NI contributions whether paid or credited are looked at on your National Insurance records when calcualting the state pension (irrespective of your earnings). Any you are currently paying/have paid will be taken in to account.
    I work in Council Tax Recovery however my views are my own reading of the law and you should always check with the local authority in question.
  • anniecave
    • #9
    • 5th Feb 11, 4:58 PM
    • #9
    • 5th Feb 11, 4:58 PM
    theres a difference between contributions that count towards benefits (like JSA) and contributions that count towards state pension.
    Lots of types of contributions count towards the state pension (for example credits that a mother gets whilst looking after young children) but don't count towards being able to get job seekers allowance or certain other benefits.
    Indecision is the key to flexibility.
  • markbernstein
    NI contributions whether paid or credited are looked at on your National Insurance records when calcualting the state pension (irrespective of your earnings). Any you are currently paying/have paid will be taken in to account.
    Originally posted by CIS
    Thanks for clarifying!

    Perhaps a less short-hand (i.e., "more correct") phrasing of that point could be found for the guide?
  • esperanza2
    In the guide it says



    Is this actually true as it stands or is it shorthand for a more complex situation?

    I'm asking because the statement has given me a bit of a fright. I'm semi-retired (but below pension age) and self-employed, and I'm earning less than that sum per year. I was under the impression that while I could ask not to have to pay NI contributions because of my low income, as long as I simply do pay my class 2 NI contributions those years will count as "qualifying years", whatever my actual (that is, lower) income is.

    Can someone clear this up for me, please?
    Originally posted by markbernstein
    CIS is right with the reply that all the NI you have paid or had credited counts towards your pension. Also it might make it clearer to know that the difference is connected to how the payment information gets on the records.
    For employees - employers send details in at the end of every tax year showing how much each employee was paid and also how much NI was deducted. It's actually the earnings figure that is used to work out benefits rather than the NI paid. (And there is a small band of earnings - this tax year between 97 and 110 weekly ( 421 to 476 monthly etc) - where no NI has to be deducted but the pay still counts for benefits.)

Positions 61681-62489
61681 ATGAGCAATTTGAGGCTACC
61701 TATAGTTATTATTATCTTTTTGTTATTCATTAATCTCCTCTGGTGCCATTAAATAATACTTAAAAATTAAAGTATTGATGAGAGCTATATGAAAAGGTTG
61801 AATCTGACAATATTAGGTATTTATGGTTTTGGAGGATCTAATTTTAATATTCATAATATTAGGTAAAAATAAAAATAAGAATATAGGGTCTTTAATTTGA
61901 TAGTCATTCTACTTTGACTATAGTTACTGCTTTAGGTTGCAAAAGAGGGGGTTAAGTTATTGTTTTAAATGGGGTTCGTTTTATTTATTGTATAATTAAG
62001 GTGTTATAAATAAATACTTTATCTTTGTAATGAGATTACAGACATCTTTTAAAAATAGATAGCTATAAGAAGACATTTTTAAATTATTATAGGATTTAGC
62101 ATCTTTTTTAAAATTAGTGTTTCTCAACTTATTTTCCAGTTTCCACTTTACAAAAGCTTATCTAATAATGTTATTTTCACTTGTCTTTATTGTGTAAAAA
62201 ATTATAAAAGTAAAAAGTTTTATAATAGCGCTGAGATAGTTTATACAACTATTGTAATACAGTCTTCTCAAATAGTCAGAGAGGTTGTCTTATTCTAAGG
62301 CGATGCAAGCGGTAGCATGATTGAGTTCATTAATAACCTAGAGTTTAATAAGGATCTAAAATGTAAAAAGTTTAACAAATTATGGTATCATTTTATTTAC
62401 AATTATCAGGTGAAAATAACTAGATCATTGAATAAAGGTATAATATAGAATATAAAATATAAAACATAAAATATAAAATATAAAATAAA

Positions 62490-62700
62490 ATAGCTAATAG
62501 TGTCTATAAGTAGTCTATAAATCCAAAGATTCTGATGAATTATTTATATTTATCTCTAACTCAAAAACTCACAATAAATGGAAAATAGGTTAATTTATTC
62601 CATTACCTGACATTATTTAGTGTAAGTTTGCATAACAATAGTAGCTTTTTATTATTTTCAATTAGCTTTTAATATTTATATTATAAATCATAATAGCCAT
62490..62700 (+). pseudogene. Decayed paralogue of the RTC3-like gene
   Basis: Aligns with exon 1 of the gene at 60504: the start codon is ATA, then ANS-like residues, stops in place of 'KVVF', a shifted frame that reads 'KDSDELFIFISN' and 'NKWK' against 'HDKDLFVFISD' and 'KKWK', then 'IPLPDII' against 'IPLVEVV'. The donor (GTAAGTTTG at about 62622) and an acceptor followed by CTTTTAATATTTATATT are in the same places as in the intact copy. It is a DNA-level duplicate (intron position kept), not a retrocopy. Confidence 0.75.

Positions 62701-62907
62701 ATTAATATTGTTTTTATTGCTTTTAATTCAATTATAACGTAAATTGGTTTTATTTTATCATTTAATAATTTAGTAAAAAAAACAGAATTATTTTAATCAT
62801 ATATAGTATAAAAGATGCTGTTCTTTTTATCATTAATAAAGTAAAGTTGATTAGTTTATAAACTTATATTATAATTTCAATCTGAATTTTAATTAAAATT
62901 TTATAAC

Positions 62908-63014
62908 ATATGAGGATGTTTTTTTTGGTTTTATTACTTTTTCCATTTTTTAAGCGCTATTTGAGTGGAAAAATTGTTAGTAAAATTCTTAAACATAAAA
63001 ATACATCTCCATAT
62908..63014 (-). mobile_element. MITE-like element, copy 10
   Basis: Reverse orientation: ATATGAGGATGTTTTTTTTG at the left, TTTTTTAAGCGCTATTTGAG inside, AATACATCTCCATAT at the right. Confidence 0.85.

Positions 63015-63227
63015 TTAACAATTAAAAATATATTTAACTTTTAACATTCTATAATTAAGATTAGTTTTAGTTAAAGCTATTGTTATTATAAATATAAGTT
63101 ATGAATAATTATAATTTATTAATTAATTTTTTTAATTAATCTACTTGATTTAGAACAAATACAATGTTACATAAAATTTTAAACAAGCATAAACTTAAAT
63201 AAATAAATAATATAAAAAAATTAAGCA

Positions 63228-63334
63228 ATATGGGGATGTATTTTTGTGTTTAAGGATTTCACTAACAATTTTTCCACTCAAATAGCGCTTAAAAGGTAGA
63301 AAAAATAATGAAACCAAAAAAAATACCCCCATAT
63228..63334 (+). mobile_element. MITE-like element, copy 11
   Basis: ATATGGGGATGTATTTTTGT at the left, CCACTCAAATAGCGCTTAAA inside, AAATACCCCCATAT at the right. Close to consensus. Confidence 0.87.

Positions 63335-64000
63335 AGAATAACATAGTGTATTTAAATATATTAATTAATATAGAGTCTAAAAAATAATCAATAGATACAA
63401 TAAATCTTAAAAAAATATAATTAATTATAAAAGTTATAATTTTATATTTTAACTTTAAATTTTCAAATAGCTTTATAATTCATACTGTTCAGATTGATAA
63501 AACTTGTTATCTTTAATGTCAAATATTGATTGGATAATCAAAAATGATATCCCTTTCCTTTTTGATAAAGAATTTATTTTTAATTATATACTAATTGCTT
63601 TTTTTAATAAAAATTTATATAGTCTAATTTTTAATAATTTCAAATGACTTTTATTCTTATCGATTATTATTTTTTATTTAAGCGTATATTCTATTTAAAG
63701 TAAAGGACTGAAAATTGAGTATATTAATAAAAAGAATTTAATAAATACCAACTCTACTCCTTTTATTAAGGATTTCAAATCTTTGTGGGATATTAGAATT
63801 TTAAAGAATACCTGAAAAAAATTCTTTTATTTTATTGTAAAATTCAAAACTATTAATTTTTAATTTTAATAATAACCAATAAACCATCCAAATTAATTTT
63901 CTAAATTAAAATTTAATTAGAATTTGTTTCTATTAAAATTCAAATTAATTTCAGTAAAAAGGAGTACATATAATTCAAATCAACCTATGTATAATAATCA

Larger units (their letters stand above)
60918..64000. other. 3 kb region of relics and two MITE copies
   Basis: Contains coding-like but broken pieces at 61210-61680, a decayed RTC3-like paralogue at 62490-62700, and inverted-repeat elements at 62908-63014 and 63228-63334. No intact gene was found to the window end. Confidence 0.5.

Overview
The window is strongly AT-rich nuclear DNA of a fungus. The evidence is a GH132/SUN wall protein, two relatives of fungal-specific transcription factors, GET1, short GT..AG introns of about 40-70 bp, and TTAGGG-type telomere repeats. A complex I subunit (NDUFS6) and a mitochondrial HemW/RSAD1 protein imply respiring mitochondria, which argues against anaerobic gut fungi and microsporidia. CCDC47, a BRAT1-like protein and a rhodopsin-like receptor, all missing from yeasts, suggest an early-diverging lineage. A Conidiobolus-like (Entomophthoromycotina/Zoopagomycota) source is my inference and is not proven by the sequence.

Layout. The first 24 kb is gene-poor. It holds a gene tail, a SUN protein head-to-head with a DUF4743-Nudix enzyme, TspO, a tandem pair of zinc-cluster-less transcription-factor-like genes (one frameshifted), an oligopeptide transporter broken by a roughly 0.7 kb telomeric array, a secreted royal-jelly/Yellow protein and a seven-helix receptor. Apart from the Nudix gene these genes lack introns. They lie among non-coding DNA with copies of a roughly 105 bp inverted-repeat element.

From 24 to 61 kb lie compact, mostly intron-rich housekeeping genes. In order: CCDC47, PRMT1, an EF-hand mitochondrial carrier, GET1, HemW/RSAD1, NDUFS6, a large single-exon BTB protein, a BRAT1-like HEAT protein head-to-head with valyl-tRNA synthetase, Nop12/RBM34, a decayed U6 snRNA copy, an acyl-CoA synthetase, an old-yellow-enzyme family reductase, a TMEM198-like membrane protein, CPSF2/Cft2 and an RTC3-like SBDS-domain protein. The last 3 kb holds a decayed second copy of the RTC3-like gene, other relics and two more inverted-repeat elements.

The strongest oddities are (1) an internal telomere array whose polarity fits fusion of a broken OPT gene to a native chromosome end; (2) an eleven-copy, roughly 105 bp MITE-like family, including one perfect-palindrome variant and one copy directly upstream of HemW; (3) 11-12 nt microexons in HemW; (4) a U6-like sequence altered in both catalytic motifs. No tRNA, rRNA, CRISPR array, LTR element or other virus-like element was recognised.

For self-employed - you send the tax office your own earnings details on a self-assessment return. Your profit from self-employment is the figure the tax office use to work out what Class 4 national insurance you need to pay (if any - this year Class 4 is due if your profit is 5715 or more). But it's the Class 2 contributions that you pay during the year that count for benefits (pension and other benefits but not JSA). Class 2 is 2.40 a week this year. Like you say if your profits are low (below 5075 this year) you can choose whether or not to pay them- but if you do pay then they count for benefits.

    One other difference is that it is possible for an employee, depending how much they earn, to have a 'qualifying year' for benefits even if they don't work for the full year. But because Class 2 is a flat rate amount per week you have to pay 52 weeks in a tax year for the year to count for benefits. (Any gap could be made up by credits or employee earnings in the same year though)

    Hope that helps (anyone still awake?! )
  • markbernstein
    Many thanks, esperanza2!
  • allancwevans
    Hi, My wife worked at woolworths until it went under. She found a tempoary job but is now unemployed. She went to sign on for Job Seekers but was told there was a gap in her NI for 2008/2009 so she cannot receive the allowance. She cannot find her P60 or wage slips - is there anything she can do?
  • pondy23
    Me and my girlfriend work in a casino.
    We have recieved tips for the last 2 years where we have been in a tronc with a troncmaster.
    National insurance has been taken from our tips in the first year.
    I have been informed that NI deductions on tips should not have happened.
    How do me and my girlfriend claim the NI back that we shouldnt have paid? Thanks for your time,
    Regards Jeff
  • esperanza2
    Hi, My wife worked at woolworths until it went under. She found a tempoary job but is now unemployed. She went to sign on for Job Seekers but was told there was a gap in her NI for 2008/2009 so she cannot receive the allowance. She cannot find her P60 or wage slips - is there anything she can do?